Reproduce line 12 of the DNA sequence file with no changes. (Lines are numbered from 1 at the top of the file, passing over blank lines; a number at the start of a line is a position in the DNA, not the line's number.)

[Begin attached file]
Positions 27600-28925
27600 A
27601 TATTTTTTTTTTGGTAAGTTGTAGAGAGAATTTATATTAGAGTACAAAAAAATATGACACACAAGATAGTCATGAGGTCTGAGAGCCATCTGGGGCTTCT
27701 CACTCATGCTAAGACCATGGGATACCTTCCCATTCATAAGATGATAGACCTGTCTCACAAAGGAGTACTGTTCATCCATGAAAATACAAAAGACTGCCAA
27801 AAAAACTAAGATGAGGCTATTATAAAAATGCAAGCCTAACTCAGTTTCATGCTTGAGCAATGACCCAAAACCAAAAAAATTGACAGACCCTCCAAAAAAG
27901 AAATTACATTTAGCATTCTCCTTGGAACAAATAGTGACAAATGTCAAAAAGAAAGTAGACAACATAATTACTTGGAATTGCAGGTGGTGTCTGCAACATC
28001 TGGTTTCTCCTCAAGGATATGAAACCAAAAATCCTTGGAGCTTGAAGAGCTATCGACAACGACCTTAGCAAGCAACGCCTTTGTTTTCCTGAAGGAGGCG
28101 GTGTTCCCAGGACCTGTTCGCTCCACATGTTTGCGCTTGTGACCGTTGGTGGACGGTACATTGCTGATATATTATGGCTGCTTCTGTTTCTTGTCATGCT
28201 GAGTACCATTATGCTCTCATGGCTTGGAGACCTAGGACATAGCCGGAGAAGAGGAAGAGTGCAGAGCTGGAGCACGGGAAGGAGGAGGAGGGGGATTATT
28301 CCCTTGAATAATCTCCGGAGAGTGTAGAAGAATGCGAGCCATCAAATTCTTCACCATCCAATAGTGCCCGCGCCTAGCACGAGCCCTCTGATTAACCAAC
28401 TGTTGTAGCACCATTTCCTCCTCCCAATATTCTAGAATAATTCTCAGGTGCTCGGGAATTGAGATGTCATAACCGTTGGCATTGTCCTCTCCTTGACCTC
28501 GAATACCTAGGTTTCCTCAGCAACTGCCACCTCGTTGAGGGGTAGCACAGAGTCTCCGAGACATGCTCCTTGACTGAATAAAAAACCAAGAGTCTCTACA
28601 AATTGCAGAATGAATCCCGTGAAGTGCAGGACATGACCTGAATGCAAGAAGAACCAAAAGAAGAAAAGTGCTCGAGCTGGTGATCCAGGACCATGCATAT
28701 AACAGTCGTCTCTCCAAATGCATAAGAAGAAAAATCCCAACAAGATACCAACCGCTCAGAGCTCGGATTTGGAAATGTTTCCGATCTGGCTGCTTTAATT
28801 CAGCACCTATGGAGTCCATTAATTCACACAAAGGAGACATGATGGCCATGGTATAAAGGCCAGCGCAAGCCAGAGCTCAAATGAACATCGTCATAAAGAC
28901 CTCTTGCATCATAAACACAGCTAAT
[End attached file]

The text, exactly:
28501 GAATACCTAGGTTTCCTCAGCAACTGCCACCTCGTTGAGGGGTAGCACAGAGTCTCCGAGACATGCTCCTTGACTGAATAAAAAACCAAGAGTCTCTACA